Home theater and modern music benefit from efficient and dynamic speakers, there are many small and compact speaker designs that make dynamic compromises for clear sound in a small package. If one is willing to throw proportional correctness out the window, a speaker design like the Dayton Rally Sports will open up a new world where sound is not just heard, but felt and experienced as well!
Smooth linear frequency response defines many of the best speaker designs on the market, but without driver size, displacement and efficiency, sound cannot be reproduced in the most dynamic way. Employing Dayton Pro Audio drivers, the Dayton Rally Sports build on smooth frequency response. With efficiency and the ability to truly deliver transients in music and movies, the Rally Sports engage any listener with dynamic listening that evokes the startling realism available in the recording. Three drivers, all optimized in their usable frequency ranges, excel at delivering transient, accurate and low distortion playback, not only with sparkling detail but at stunning volume levels if desired. Any simple amplifier will easily drive the Dayton Rallys to powerful sound pressure levels, even 15 watts per channel can deliver 100+ decibel sound levels.
1 – Efficient – with minimal power tremendous volume levels can be achieved, base efficiency for this speaker is about 93db/watt.
2 – Flat and smooth frequency response – The Rally Sports are quite flat from 40Hz to over 15kHz and vary less than 5db in that range. They also have a slight downward tilting response which provides warm sound and sibilant free high frequency response.
3 – Affordable – though not the cheapest speaker to build, the Rally Sports can be built for well under $1000 and can be run off any readily available amplifier with their 8 ohm loads.
4 – Beautiful – for my personal execution, I wanted something that would hold up to any decor or furniture in our home, however these can be built like PA speakers or much simpler painted or veneered MDF cabinets.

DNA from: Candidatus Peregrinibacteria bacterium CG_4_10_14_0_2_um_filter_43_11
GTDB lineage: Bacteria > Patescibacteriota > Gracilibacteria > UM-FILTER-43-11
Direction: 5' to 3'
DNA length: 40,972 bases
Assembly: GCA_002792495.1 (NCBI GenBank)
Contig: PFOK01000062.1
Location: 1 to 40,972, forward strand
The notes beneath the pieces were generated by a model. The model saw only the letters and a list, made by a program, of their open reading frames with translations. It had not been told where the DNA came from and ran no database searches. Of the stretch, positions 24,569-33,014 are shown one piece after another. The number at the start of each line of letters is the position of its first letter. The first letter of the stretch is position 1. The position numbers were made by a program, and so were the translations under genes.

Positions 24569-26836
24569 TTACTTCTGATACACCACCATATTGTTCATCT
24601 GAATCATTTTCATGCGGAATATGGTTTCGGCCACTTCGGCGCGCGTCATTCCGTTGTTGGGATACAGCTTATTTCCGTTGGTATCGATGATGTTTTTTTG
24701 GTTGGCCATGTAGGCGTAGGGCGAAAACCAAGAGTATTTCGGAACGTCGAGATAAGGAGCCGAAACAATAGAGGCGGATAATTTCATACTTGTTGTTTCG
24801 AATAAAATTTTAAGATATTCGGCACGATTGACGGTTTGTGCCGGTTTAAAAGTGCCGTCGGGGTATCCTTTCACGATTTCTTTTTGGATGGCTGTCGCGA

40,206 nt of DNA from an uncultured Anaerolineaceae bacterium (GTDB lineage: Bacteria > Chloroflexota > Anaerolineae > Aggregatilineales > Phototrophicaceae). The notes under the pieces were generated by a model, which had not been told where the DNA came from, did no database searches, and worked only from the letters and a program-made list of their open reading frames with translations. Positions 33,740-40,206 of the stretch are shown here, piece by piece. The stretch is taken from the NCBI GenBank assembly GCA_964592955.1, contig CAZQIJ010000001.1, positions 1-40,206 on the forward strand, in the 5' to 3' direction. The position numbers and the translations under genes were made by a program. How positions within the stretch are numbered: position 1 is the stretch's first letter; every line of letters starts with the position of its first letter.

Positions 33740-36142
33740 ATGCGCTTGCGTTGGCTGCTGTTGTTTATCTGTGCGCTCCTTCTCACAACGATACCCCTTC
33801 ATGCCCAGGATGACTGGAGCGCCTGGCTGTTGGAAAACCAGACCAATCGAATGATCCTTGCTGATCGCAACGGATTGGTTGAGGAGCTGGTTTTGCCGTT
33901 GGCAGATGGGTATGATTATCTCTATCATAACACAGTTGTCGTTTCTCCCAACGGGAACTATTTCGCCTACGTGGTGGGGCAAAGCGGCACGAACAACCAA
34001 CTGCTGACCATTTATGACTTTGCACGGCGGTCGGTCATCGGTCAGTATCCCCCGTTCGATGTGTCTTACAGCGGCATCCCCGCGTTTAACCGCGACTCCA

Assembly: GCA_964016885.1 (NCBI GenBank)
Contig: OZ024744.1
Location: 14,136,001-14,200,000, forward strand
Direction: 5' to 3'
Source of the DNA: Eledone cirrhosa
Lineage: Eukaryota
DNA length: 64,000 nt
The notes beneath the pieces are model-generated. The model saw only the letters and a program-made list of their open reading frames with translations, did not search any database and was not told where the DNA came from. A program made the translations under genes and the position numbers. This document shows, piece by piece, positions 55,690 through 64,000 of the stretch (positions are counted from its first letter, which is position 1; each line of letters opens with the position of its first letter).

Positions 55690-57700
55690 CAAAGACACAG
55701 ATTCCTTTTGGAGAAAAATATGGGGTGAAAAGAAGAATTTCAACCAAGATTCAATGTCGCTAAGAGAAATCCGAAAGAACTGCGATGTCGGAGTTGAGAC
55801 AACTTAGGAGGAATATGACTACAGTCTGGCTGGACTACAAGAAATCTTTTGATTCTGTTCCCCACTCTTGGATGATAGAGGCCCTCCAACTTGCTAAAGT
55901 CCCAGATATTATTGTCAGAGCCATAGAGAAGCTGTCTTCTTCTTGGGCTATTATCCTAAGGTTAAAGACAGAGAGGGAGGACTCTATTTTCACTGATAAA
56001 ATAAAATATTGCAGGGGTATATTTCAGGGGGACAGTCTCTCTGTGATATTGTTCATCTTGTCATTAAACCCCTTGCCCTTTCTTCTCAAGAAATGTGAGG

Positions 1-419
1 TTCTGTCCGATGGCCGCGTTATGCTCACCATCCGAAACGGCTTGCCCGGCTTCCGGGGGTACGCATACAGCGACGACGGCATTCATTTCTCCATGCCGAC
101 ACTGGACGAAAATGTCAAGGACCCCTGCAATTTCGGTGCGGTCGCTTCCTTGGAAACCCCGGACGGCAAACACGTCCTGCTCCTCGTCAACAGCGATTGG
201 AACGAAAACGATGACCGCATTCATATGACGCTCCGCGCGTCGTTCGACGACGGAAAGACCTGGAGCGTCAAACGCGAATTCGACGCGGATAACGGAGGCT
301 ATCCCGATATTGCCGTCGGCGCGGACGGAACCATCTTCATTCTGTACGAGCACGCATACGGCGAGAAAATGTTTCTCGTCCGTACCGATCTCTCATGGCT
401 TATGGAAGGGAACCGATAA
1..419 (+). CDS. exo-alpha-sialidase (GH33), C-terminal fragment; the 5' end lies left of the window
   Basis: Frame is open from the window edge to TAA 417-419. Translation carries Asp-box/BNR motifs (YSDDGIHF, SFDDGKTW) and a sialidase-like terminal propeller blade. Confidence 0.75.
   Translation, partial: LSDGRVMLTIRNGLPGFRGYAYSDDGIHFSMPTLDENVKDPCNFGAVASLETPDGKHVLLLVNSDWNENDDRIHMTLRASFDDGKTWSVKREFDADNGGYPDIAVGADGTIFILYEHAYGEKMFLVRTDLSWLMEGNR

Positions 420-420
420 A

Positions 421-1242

The following Dayton Audio drivers were used:
PA385S 15″ Pro Woofer – This woofer was chosen for it’s combination of low Fs and efficiency, it can play up to 500hz cleanly if needed and in a reasonable enclosure has good response down to 30hz. Typically true subwoofers with very low Fs around 20hz are very inefficient, on the other end of the spectrum pro woofers with 100db sensitivity can rarely play down below 50hz. The PA385S is a reasonably rare combination perfect for this type of high efficiency, full range home speaker.
PA165-8 6″ midrange – This mid was chosen for it’s smooth response up to 2khz, in this application it is being crossed over at that point. It also has good efficiency which matches the woofer’s.
D250T-8 Compression Driver – affordable and high quality compression driver with 1.7” voicecoil and 1” throat. Don’t expect strong response up to 20kHz, however I am about 40 and can only hear to 16k, most music has little content above 10k, this has good usable output past 15kHz and is quite common for compression driver tweeters.
H6512 1″ Waveguide – any compression driver needs a horn and this waveguide provides consistent dispersion in the horizontal plane, meaning the “sweetspot” effect is diminished and more people can experience high frequency sound with a horn like this. Sound is very uncolored with no honkiness.